the wake depend on the Reynolds number, as reported in (Schlichting 1979). A brief summary follows: in the range 0 < Re < 4 the flow is dominated by viscous forces, it is attached to the cylinder wall and the streamlines are symmetrical (Stokes’ flow). In the range from 4 < Re < 40 the flow remain symmetrical, but the flow is detached, with two big stable vortexes placed in the leeward side of the cylinder. As Re increases, Re > 40, a staggered row of vortexes are alternatively shed from the lateral sides of the cylinder (von Karman´s vortex street). The periodicity of the wake is very stable, and in the range 40 < Re < 103, the frequency is given by the Strouhal number S as a function of

Re.

20 S 0.21 1

Re C

f d u

⎛ ⎞

= =

⎝ ⎠ (8)

For Re > 103 the wake starts to appear turbulent, but preserving its periodic character until Re > 105.

4. VON KARMAN´S VORTEX STREET CHARACTERISTICS

Based on experimental observations, von Karman developed a mathematical model of the wake of a cylinder, which consists of a pair of staggered rows of an infinite number of vortexes, of opposite sign Γ and −Γ, the rows placed a distance b of each

other, and the centres of the vortexes in each row separated a distance a, as shown in

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Fig. 3. Von Karman Vortex Street. b: separation of vortex rows; a: separation

between vortexes in each row.

From the potential plane flow theory (Milne-Thomson 1968), it is known that the velocity field generated by a single vortex, placed in the point σo = xo + izo is derived

from a complex potential Qv

(

0

)

ln 2π

V

Q =i Γ σ σ−

(9)

where σ = x + iz represents a point in the complex plane. For a vortex street the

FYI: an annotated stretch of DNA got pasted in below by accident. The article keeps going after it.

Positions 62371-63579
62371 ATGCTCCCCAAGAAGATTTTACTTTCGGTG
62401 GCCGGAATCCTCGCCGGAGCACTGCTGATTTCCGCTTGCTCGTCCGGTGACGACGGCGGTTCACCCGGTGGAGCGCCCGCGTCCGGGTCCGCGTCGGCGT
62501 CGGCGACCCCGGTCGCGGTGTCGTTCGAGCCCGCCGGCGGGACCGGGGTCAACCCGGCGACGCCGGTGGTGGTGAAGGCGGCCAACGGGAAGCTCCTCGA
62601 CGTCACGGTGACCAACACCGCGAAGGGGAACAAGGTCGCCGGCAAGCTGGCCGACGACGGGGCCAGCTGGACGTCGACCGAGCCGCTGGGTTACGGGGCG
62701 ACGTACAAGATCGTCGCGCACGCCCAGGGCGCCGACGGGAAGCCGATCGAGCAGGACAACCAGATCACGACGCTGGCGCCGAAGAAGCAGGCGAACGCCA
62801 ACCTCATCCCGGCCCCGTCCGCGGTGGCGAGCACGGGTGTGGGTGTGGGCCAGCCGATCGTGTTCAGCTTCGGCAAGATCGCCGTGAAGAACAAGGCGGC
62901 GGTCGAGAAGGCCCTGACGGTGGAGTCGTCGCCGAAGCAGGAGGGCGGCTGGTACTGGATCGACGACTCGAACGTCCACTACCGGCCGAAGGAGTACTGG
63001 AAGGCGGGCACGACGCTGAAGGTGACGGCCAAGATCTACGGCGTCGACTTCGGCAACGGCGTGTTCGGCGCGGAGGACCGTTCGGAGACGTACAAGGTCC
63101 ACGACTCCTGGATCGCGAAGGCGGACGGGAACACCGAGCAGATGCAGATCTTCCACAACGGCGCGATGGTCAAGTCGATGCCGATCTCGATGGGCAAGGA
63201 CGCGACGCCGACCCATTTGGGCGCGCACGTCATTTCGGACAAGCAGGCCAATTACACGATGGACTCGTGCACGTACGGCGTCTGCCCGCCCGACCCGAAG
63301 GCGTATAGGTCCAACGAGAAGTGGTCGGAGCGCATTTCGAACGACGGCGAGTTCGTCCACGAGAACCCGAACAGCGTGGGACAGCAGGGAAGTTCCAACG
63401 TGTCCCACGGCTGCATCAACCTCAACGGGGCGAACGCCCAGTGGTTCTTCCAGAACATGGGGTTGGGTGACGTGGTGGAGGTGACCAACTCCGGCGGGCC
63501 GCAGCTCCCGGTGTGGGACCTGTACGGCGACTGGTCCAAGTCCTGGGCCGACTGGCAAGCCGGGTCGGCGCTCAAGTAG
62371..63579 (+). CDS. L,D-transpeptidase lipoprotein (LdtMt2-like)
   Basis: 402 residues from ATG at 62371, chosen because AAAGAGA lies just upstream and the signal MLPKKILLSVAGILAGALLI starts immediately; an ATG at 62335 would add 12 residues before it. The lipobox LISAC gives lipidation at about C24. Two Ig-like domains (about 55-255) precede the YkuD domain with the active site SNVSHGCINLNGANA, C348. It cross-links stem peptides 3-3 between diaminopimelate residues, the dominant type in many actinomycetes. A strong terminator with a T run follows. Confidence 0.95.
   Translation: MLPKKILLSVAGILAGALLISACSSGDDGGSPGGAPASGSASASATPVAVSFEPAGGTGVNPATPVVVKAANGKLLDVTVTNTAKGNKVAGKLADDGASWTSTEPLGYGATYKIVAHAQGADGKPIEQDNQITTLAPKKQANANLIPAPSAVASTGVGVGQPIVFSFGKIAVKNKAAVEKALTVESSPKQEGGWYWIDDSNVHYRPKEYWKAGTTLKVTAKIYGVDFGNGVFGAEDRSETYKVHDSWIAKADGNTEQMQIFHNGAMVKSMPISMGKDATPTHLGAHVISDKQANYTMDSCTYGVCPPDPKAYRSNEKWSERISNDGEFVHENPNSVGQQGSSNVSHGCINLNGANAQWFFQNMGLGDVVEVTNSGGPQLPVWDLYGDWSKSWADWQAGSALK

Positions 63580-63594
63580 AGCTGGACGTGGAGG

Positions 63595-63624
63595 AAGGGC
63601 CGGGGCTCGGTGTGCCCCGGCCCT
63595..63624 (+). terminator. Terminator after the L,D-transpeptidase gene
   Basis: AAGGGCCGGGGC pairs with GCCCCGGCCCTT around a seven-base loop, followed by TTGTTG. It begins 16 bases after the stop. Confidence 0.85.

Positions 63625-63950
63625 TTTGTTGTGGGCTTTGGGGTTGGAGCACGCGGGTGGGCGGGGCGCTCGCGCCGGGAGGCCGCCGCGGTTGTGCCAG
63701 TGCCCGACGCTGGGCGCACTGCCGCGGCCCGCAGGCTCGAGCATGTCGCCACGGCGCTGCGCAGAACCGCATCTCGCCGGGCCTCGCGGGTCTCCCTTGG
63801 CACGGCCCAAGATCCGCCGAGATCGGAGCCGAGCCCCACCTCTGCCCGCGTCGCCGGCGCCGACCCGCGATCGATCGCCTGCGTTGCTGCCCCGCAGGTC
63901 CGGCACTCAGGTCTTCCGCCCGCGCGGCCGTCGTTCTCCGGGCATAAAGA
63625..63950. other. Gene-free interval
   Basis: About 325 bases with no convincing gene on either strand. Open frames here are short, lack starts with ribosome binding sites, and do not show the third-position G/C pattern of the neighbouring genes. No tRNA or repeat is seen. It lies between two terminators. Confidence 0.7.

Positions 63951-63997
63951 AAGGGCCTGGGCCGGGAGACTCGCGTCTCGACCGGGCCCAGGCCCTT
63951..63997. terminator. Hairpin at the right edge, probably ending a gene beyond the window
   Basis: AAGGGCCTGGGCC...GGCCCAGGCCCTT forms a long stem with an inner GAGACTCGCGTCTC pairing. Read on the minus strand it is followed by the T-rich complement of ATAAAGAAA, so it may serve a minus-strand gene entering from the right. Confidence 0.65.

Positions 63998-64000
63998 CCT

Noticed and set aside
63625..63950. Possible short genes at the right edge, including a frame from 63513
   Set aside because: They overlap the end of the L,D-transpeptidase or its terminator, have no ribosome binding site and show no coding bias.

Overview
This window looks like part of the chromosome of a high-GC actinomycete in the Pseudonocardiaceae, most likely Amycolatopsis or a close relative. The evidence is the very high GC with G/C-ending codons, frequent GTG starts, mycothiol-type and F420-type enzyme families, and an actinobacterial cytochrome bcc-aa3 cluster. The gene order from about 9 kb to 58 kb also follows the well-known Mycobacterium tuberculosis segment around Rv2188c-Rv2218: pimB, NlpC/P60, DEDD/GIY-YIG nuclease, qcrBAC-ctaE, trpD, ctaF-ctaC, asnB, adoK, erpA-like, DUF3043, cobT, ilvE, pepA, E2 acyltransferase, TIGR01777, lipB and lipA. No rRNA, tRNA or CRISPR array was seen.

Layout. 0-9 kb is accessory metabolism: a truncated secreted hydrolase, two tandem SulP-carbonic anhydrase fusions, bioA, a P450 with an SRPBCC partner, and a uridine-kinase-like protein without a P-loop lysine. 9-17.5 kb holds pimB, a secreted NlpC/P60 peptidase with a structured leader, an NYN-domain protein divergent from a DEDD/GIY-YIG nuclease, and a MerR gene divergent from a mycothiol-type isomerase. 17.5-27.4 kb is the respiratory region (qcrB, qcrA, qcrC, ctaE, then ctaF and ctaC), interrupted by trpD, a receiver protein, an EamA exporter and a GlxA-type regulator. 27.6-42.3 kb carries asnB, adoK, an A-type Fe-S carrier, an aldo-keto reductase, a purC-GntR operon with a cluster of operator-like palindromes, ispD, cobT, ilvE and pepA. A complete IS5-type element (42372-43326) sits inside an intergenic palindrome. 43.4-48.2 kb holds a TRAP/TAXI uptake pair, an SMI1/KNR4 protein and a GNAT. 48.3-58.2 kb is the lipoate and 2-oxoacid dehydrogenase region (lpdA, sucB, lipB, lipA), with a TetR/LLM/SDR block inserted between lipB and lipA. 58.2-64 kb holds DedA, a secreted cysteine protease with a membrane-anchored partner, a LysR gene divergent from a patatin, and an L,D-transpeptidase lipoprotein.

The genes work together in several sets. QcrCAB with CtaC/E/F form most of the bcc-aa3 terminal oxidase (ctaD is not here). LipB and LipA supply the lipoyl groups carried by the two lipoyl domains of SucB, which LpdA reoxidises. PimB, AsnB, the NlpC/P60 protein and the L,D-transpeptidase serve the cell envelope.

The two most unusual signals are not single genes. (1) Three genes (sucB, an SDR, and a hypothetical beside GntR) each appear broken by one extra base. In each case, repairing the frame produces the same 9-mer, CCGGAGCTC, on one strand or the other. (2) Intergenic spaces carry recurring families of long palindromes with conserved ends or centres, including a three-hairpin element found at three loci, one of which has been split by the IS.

complex potential is obtained by addition of the potential of each vortex. In particular, for the vortex street shown in Fig. 3, it is given by:

( )

ln sin π ln sin π .

2π 2 2 2

VS

b a b

Q

a a

σ = Γ ⎪⎧⎨ ⎡⎢ ⎜⎛ ⎜⎛σ− ⎟⎞⎟⎞⎤⎥− ⎡⎢ ⎛⎜ ⎜⎛σ − + ⎟⎞⎞⎟⎥⎤⎫⎬⎪

⎝ ⎠ ⎝ ⎠

⎪ ⎣ ⎦ ⎣ ⎦⎪

⎩ ⎭

i i i

(10)

Each vortex row induces the same horizontal velocity in each vortex of the other row, in the upstream direction, us

π

tanh 2

S

b u

a a

Γ =

(11)

The whole vortex street moves at this speed. Therefore, if a, b and Γ are known, the

flow field induced by the vortex street is determined. Then it is necessary to estimate these three parameters as a function of the cylinder diameter, d, and the incident

velocity, u∞. From dimensional analysis and experimental data, the following

relationships are found:

2 0.2, 0.15, 1.2, 0.3

S S

u u u b b

a u d a

u

λ ∞ ε

∞ ∞

Γ ⎛ ⎞

= ≅ = ≅ ≅ ≅

⎝ ⎠ (12)

z

x a

a a a

a a/2

a a/2

(6)

These values are used in the following analysis. The reader interested in the details of this development, can consult (Birkhoff 1957).

5. EFFECT OF THE WAKE ON THE MEASUREMENT

Let us consider a wake placed parallel to the measurement path as shown in Fig. 4. The complex potential that represents both the wake and the uniform incoming flow u

is given by

( )

(

0

)

(

0

)

π π

ln sin ln sin

UVS U L

Q u

a a

σ ∞σ σ σ σ σ

⎧ ⎫

Γ ⎡ ⎛ ⎞⎤ ⎡ ⎛ ⎞⎤

= + ⎨ ⎜ − ⎟⎥− ⎢ − ⎟

⎩ ⎭

i

(13)

where σ = (x+iz) = l(X+iZ) is the position in the complex plane, σ 0U = ib/2 = ilB/2,

σ0L = a/2 − ib/2 = l(A/2 − iB/2), and

4 4 ,

a d

A

l l

= = =

Λ (14)

is the dimensionless separation of the vortex, being Λ = l/d the geometric relation of

aerodynamic interference that relates the path length, l, with the support diameter, d.

From potential flow theory, the velocity components are

( )

, Re Q ,

( )

, Im Q